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New Advancements in Non 12-Step Rehab Programs

12-step rehabilitation programs are very popular because they are well-known to be an effective way to handle addiction.1

A report published by Alcoholism Treatment Quarterly took a look at AA membership surveys taken from 1968 through 1996. On average, 81 percent of newcomers were reported to stop attending meetings within the first month. After 90 days, only 10 percent remained in the 12-step rehab program. That figure dropped another 50 percent after one full year.2

Today, it is estimated that traditional 12-step programs have helped millions of addicts overcome their disease, and make a lasting recovery. However, it is important to realize that 12-step programs are not a one-size-fits-all rehabilitation concept. And in fact, many people struggle with taking on all of the 12 steps, causing a good amount of those in recovery to quit or fail at achieving lasting sobriety.

What is the Difference Between 12-Step Rehab, and Other Programs?

12-step rehabilitation programs include

Alcoholics Anonymous (AA), Narcotics Anonymous (NA), Cocaine Anonymous (CA), Marijuana Anonymous (MA), Crystal Meth Anonymous (CMA), and Dual Recovery Anonymous (DRA). Like a traditional 12-step recovery program, a non 12-step program is similar to a traditional rehab in that it requires hard work, and dedication to achieve sobriety.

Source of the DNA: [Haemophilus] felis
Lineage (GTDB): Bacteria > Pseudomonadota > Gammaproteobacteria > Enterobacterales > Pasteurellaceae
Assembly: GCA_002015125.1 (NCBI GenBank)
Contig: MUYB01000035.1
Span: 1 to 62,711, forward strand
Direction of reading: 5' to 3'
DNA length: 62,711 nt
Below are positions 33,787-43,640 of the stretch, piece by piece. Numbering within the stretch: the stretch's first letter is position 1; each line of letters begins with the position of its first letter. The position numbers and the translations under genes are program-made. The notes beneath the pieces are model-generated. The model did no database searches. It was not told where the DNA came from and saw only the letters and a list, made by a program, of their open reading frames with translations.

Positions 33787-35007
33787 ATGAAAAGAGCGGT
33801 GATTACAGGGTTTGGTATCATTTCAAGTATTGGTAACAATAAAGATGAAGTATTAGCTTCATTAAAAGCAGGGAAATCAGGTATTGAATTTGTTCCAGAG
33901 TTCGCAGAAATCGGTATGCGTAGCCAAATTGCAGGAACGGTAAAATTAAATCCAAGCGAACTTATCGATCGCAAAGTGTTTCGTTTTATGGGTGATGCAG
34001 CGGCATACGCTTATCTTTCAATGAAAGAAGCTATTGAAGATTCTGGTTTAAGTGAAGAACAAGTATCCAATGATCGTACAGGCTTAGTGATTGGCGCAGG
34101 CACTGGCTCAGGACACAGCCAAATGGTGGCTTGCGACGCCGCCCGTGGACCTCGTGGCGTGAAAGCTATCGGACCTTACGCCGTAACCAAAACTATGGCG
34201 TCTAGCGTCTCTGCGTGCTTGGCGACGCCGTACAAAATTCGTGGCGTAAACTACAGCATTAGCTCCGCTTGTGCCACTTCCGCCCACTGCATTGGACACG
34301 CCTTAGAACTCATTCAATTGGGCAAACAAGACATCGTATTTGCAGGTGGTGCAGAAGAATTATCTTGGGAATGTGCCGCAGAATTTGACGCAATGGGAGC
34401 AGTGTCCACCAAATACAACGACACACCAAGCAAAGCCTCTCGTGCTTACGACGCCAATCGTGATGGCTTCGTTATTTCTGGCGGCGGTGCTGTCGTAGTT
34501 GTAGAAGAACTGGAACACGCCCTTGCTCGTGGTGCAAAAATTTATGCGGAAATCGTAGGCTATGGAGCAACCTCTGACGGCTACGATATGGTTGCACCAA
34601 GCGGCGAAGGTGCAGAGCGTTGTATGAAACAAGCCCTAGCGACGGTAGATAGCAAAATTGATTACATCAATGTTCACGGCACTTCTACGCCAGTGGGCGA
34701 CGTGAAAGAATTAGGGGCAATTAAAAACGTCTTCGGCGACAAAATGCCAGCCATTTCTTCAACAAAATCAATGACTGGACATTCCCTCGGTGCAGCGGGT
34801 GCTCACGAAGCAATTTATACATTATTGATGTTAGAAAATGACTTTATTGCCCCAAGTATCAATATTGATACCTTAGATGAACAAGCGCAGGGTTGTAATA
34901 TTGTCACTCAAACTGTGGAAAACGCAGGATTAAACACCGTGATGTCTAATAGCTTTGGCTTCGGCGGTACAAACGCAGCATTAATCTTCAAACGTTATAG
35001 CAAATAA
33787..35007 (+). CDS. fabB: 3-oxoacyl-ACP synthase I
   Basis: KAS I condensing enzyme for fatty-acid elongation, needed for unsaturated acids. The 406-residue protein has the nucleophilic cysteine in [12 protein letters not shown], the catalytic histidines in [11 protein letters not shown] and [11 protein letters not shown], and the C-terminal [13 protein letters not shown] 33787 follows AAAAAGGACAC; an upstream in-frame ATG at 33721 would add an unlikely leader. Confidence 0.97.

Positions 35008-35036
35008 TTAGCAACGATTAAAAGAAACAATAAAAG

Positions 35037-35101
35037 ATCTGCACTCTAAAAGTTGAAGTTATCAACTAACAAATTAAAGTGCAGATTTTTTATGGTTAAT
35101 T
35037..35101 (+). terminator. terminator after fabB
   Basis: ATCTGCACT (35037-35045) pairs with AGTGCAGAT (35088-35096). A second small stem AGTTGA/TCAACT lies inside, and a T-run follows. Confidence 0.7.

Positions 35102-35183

However, there are many differences. In a 12-step recovery program, a participant will take a step-by-step approach to their recovery based on an evaluation of their behavior, and then enter a program that emphasizes the need for support by both peers, and a “higher power.”

A non 12-step program will include a behavioral analysis, but then the treatment portion will address the cause of the behavior itself and the reason for the self-medicating in the first place.

The underlying cause of a person’s addiction will vary, but no matter what the reason is for substance abuse a recovery program can help. If a person wants to change their behavior and how they think and feel about their substance use, it is likely they can re-gain their sobriety.

Alternatives to 12-Step Recovery Programs

Traditional 12-step rehab programs can be more than just challenging for some people. One step that can be especially difficult is the second step that calls for a higher power as many people struggle with memories of organized religion, or developing their spirituality. For this reason, a non 12-step recovery program may be a better option for a patient needing substance abuse treatment. There are many alternatives to traditional 12-step recovery programs. Here are just 5 of the most popular.

  1. Art Therapy. This type of therapy has been used since the 1950’s. Able to help a recovering addict express themselves through non-verbal, imaginative, and creative ways, art therapy sessions can include a variety of activities, including incident drawings (i.e., a drawing of an incident that occurred while using substances), drawing/painting emotions, stress painting (i.e., painting during times of anxiety and/or stress in order to relieve feelings of stress), writing in an art journal, and creating sculptures.